(l)- It represents the 'l' sound in the word 'light'.

(v)- It represents the 'v' sound in the word 'vote'.

3) ऊष्म

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These consonants are pronounced through the hot air produced due to a kind of friction. So these are called as 'hot consonants'. These too are 4 in number.

(sh)- It represents the 'shsound in the word 'shut'.

(shh)- It represents the 's' sound when pronounced touching the root of the teeth.

(s)- It represents the 's' sound in the word 'sit'.

(h)- It represents the 'h' sound in the word 'hat'.

Some more consonants

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There are 5 more consonants added in hindi alphabet. 

First three are actually joint consonants and can be broken in parts. These are:
क्ष = क् + ष
त्र = त् + र
ज्ञ = ज् + ञ

Rest two are coined by adding a dot below the ड and the ढ, making them ड़(r°) and ढ़(r°h) respectively. These can be said the more forceful pronunciation of र in which ढ़ is more vibrant too.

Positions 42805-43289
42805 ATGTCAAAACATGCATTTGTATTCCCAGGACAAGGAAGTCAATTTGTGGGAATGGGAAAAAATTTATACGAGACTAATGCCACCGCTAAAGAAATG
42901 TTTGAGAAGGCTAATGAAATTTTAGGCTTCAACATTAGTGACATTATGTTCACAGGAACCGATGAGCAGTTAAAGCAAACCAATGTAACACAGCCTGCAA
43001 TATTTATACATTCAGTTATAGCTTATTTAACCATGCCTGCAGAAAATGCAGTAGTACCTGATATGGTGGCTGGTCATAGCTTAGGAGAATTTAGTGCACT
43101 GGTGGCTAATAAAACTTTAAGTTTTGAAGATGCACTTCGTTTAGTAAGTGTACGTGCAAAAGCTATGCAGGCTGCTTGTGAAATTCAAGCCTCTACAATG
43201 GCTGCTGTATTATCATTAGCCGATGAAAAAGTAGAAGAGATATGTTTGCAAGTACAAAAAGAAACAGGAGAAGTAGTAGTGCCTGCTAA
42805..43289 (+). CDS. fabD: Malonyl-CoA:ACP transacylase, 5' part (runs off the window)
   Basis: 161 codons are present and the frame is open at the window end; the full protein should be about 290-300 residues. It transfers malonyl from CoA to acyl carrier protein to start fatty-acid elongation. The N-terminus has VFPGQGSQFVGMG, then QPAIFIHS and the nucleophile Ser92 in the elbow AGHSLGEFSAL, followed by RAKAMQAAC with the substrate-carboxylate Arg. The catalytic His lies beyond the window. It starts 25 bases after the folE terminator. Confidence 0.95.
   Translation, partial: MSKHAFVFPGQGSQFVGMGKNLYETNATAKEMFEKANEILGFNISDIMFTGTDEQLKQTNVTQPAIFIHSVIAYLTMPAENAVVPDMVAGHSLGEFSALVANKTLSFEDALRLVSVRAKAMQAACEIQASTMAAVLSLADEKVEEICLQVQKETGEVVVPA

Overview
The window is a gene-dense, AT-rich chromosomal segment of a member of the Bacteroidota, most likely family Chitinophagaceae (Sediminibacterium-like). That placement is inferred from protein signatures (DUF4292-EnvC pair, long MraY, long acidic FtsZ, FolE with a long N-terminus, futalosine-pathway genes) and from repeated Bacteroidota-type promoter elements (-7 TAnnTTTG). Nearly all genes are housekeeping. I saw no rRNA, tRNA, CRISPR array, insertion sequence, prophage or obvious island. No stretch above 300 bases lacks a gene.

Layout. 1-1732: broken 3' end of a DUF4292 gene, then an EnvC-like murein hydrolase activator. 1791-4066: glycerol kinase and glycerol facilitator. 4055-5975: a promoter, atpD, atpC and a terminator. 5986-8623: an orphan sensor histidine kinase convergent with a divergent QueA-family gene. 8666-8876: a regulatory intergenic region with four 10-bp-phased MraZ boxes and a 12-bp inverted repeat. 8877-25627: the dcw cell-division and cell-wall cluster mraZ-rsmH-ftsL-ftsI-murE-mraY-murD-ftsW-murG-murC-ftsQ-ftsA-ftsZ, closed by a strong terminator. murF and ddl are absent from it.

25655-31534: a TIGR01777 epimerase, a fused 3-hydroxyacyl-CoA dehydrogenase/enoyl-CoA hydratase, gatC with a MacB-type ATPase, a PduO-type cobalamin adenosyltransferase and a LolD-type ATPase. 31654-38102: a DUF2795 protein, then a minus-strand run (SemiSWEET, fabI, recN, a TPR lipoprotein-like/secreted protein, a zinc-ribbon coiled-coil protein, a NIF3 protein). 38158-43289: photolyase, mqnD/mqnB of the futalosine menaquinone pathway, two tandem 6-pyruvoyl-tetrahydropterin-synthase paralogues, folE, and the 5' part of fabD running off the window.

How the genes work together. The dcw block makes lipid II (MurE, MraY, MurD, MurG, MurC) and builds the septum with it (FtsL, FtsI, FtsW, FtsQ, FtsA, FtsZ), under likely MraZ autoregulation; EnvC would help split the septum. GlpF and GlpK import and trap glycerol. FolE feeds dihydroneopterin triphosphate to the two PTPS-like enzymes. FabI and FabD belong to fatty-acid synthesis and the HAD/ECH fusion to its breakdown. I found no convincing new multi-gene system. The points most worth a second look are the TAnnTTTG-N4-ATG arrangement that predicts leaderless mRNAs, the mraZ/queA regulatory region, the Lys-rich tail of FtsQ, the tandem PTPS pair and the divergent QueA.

There are two special consonants too which come after the vowels while all other consonants come before vowels. (!note that though ि is put before the consonant, but it's pronounced after that consonant.) These are :
अनुस्वार(, ^n) [Anuswaar, after the vowel]- It represents the fifth consonant ('n' or 'm') of any 'touch' group and is used as an alternative for them. It's put just above the previous letter.

विसर्ग(, h°) [Visarg, separation]- It represents the 'h'-type sound and works as a short pause. It's put just after the previous letter.

Extra

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An अ-sound is hidden in the pronunciation of every consonant.